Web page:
A lawsuit brought against Google for unfair trade practices was heard in court for the first time this week.
The suit was brought by the U.S. Department of Justice (DoJ), which alleges Google broke competition laws by shutting out its search engine competitors from browsers and phones.
The DoJ first filed the suit three years ago. The court case, held in Washington, D.C., is closed from public viewing and could last for several weeks.
Why is Google being sued?
The DoJ argues Google has tried to stifle its competitors by making itself the default search engine on a range of computers, phones and browsers (e.g. Apple’s Safari).
They allege Google pre-installs these search features and makes them impossible to delete.
The DoJ alleges Google has signed exclusivity agreements with some platforms to stop any other search engines from being pre-installed.
It argues these practices breach laws designed to protect consumers by ensuring fair competition.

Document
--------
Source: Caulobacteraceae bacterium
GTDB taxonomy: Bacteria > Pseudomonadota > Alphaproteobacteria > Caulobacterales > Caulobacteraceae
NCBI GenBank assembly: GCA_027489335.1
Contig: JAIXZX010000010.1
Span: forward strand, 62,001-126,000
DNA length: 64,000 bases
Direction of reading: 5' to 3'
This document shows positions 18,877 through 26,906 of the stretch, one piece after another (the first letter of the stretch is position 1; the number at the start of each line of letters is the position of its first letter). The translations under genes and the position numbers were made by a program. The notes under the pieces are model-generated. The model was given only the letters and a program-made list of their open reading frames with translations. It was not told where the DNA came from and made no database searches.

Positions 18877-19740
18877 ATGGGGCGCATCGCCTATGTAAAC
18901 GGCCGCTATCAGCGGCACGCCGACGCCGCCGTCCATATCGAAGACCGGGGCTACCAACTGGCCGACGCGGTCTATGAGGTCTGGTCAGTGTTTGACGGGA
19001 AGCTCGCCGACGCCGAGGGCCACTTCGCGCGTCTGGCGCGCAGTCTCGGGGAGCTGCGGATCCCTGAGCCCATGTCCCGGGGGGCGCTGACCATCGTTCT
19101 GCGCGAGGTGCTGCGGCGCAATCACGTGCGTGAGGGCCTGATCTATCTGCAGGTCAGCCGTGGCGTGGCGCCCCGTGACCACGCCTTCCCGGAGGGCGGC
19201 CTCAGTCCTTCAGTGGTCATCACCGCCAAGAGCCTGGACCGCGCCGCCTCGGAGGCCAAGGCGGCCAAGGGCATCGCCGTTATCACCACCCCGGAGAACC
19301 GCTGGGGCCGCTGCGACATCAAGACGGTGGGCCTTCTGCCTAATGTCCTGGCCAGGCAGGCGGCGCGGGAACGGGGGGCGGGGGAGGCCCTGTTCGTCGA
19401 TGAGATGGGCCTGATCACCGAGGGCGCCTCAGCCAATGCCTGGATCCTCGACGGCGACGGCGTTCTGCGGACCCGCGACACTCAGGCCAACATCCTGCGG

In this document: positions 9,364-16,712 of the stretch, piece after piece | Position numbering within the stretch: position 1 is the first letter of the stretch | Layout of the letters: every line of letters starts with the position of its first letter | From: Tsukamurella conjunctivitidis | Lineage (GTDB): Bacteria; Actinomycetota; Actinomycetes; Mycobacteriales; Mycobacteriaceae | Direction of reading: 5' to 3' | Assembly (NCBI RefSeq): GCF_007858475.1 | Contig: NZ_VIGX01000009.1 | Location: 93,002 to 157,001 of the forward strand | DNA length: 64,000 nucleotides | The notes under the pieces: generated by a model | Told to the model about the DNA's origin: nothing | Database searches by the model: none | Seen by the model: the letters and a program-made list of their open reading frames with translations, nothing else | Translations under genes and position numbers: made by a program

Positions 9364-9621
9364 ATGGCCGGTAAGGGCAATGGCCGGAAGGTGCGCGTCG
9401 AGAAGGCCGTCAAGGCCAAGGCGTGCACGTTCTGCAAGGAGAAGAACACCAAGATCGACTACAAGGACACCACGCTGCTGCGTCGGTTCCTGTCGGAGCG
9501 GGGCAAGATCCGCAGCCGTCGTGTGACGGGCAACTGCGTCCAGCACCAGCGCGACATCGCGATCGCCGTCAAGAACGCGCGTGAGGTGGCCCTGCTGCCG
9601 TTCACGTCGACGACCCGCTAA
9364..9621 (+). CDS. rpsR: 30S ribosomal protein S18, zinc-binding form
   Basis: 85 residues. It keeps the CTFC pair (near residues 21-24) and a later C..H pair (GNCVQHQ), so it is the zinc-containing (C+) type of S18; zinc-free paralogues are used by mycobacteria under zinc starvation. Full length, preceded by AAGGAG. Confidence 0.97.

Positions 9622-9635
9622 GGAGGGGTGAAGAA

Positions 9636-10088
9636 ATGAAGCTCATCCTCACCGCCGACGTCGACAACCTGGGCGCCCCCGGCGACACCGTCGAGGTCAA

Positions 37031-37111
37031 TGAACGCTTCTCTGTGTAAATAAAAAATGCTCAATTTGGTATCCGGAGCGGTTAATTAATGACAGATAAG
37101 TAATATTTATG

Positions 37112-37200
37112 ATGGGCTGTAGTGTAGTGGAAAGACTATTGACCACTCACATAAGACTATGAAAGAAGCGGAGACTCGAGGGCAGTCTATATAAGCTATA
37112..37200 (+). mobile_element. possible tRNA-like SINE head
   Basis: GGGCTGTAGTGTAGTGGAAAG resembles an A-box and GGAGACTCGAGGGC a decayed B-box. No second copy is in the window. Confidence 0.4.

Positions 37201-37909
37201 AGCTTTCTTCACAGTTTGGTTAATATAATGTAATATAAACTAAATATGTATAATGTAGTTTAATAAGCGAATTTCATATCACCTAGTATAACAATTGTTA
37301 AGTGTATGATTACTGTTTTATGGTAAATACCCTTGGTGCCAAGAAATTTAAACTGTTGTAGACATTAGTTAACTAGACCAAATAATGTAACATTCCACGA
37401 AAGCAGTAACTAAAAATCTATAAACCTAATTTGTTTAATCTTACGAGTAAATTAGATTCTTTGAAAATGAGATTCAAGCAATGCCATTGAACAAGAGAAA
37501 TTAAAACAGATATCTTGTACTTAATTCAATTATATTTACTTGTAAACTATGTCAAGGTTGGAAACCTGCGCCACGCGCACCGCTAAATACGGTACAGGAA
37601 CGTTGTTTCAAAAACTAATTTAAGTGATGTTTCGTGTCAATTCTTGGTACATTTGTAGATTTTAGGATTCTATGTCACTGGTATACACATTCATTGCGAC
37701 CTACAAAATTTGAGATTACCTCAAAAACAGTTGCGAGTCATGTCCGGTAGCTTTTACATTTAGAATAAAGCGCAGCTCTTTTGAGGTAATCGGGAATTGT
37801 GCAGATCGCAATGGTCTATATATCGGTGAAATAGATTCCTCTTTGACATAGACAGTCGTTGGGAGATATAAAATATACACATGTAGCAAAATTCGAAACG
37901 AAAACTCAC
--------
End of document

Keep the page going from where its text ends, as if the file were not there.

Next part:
Google’s revenue sharing agreements
These exclusivity contracts are called Revenue Sharing Agreements (RSAs). As the name suggests, RSAs involve Google sharing a portion of its ad revenue with platforms, typically in exchange for exclusivity.
Google has RSAs with all popular tech providers, including Apple and Android products.
The DoJ argues these efforts to gain an advantage are in breach of laws designed to ensure fair competition for the benefit of consumers.
Google pays billions of dollars every year for its RSAs.
The DoJ alleges these agreements and other anti-competitive practices have prevented “any meaningful search competitor from gaining vital distribution and scale, eliminating competition for a majority of search queries in the United States… [this] has harmed consumers by reducing the quality of search”.
The lawsuit says Google accounts for almost 90% of search queries in the U.S.
Google’s response to the lawsuit
Google denies the claims made by the DoJ. They called the lawsuit “deeply flawed” after it was filed in 2020. Google argued it would “do nothing” to raise competition.
In court yesterday, Google argued consumers could easily change any default settings the company had negotiated with device or browser companies.
The DoJ wants Google to be stopped from engaging in the “exclusionary” practices it alleges in the lawsuit.
This could include stopping many of their RSAs. That would have significant implications for how search engines are offered on devices.
They’ve also asked for Google to be fined for the damages it caused by undermining competition, and ensure measures are inserted that can restore the competitive environment.